After the Anna Maria Marconi AI reactivated and transformed Doctor Octopus' gauntlets into an Octobot as part of the Dead No More: The Clone Conspiracy storyline, he proceeded to take over Living Brain and bide his time. When it came to Peter Parker scanning Living Brain to find out why it was acting weird, he hears Doctor Octopus' voice asking why he was erased. Upon realizing the truth, Peter Parker was forced to shut Living Brain down to stop Doctor Octopus' conscious only for it to reactivate Living Brain and have it self-destruct while escaping in the Octobot.[15]

Anna Maria Marconi later rebuilt Living Brain, with digital components, when she summons it to confront Elliot Tolliver, after finding out that he's Otto Octavius.[16]

Chinese Living Brain

A new Living Brain appears in the Bar with No Name. In order to assist him out on trivia night at the Bar with No Name, the Answer unconvincingly introduces Living Brain as "definitely not a Chinese-made knockoff of the Living Brain, no sir".[17]

Powers and abilities

Living Brain has the ability to analyze any situation and determine how best to achieve its goals. Like any computer, Living Brain can process and collate large amounts of information. Living Brain can find any weaknesses in a being or structure as well as determining the best situation to overcome this obstacle. Living Brain has dense metal exo-skeleton and possesses super-strength and speed. It can also fly and has clawed hands. The joints of Living Brain's limbs can rotate nearly 360 degrees. Originally, Living Brain had external controls on its thorax, with which it can be deactivated, yet Living Brain has always countered any attempts to reach it. Living Brain was later operated by remote-control. The Living Brain has great strength, ability to move upon command and its limbs can perform various motions. It has the ability to think due to its great computerized "brain". It was short-circuited after its first introduction in the school and went hay-wire until Peter readjusted the machine back to normal. The "souped-up" later version had the ability to hover or fly and was quite stronger. He has even beaten the Avengers once due to his extreme intelligence.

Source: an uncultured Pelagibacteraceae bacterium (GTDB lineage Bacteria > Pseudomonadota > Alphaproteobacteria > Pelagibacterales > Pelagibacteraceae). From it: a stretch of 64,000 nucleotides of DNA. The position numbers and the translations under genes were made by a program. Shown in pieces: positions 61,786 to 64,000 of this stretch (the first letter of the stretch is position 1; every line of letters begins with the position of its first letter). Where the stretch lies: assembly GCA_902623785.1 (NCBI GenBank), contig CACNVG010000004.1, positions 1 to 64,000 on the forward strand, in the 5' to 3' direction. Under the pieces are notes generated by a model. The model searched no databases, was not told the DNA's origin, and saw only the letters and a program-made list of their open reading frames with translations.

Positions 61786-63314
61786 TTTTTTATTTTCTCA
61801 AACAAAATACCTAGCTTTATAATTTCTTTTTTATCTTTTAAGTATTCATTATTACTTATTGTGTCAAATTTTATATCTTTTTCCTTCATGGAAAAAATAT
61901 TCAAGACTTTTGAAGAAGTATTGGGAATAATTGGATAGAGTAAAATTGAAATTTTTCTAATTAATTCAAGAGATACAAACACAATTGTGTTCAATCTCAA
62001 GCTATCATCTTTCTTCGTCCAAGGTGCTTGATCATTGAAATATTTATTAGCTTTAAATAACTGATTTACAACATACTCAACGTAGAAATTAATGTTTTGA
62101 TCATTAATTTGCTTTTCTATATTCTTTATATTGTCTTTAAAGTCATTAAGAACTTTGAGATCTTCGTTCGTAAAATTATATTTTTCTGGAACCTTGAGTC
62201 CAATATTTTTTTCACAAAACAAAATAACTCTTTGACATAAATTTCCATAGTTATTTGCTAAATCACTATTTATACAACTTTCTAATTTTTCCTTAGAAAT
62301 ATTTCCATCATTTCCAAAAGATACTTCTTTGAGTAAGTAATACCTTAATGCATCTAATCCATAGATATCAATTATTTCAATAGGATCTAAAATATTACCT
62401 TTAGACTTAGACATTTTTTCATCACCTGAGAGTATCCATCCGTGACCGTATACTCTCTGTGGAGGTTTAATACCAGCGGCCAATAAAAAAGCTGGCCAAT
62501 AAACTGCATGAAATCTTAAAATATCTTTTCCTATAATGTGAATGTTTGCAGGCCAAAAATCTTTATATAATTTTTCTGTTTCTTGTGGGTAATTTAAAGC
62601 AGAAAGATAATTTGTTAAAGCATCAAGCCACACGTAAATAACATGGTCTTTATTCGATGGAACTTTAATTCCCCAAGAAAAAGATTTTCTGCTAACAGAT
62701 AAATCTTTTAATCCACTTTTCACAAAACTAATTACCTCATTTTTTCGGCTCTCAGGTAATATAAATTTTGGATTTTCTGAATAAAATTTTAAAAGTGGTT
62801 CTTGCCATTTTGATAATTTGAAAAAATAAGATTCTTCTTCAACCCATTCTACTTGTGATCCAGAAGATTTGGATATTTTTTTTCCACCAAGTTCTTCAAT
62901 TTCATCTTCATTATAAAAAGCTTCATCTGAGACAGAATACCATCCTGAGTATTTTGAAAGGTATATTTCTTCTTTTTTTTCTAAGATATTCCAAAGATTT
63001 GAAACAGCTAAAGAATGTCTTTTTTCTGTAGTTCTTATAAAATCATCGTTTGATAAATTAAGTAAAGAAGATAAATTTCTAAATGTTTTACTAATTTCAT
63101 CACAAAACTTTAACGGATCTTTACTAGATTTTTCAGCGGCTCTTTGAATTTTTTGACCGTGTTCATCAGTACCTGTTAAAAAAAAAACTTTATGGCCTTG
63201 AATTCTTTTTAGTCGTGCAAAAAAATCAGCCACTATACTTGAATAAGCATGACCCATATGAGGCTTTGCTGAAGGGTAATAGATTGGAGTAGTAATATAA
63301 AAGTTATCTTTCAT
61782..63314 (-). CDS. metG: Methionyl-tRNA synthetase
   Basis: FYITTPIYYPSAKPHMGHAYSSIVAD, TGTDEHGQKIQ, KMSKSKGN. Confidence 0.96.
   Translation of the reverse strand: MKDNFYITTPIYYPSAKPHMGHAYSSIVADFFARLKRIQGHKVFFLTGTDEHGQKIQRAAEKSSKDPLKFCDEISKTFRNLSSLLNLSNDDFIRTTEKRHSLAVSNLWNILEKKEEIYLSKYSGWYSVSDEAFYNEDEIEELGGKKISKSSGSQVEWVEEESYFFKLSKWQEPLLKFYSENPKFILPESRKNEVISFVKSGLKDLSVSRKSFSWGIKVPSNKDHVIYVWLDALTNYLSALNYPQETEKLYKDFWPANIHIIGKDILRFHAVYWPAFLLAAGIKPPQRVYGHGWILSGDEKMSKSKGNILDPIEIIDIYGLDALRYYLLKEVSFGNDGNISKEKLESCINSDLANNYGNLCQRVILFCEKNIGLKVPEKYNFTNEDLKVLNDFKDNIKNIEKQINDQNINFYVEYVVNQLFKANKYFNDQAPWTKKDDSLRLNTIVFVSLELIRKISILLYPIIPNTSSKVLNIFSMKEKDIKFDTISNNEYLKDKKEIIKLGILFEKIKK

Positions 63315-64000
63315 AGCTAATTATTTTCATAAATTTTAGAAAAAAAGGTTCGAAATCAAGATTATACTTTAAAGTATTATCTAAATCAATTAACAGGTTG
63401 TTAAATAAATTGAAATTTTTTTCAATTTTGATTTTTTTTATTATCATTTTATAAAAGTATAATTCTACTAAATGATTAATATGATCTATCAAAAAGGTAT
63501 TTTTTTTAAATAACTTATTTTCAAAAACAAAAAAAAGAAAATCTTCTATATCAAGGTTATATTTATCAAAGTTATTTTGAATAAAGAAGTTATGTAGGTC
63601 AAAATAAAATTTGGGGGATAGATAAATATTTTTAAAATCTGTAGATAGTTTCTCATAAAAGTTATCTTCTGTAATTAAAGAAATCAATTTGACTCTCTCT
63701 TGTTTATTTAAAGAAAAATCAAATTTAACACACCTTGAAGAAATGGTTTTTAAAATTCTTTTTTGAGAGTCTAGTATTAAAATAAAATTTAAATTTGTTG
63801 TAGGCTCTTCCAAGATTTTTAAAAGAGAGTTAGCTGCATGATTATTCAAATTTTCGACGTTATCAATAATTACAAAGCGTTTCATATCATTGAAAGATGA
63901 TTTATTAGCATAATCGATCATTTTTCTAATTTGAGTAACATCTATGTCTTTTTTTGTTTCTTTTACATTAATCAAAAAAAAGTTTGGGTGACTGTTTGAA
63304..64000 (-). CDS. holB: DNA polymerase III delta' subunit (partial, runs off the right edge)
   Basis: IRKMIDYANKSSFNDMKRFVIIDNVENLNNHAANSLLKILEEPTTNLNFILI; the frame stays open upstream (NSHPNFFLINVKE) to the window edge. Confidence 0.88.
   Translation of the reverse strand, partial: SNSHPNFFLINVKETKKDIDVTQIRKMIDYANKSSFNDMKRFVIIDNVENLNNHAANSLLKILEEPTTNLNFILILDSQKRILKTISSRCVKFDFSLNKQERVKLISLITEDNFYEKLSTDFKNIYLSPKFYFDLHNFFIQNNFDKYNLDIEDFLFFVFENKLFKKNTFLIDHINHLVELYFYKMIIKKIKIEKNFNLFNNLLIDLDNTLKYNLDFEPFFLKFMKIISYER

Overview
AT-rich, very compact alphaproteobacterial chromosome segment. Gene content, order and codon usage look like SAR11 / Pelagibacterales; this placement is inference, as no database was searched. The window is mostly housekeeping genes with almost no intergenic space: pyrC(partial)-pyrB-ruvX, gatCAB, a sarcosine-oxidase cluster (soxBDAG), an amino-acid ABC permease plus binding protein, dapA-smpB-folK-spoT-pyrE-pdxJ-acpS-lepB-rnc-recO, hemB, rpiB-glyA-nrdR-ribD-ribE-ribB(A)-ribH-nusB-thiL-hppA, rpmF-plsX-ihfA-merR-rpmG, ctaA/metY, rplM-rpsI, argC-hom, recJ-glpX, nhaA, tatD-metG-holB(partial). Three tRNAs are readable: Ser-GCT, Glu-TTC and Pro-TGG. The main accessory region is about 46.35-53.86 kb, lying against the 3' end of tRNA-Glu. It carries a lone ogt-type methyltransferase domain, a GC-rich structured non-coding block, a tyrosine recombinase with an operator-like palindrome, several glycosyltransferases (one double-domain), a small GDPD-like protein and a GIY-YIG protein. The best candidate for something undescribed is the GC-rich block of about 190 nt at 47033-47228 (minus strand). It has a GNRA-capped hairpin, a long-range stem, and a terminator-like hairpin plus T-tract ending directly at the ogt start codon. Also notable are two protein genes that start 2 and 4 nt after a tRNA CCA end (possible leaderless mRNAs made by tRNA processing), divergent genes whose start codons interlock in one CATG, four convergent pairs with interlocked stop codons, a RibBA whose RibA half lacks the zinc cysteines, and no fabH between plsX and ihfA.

Other versions

Marvel Age

In the Marvel Age Universe, the Living Brain (radically redesigned, with a humanoid shape somewhat similar to the DC Comics character Chemo) appears in a more modern re-telling of its original appearance in the comics. The Living Brain, was developed by Roxxon to demonstrate itself at Peter's school, Midtown High. It is taken down due to an inability to deduce Spider-Man's identity, however two students decide to use the robot to steal for them. However they accidentally switch him into defense mode, tearing through the school, until de-activated by Spider-Man.[18]

What If?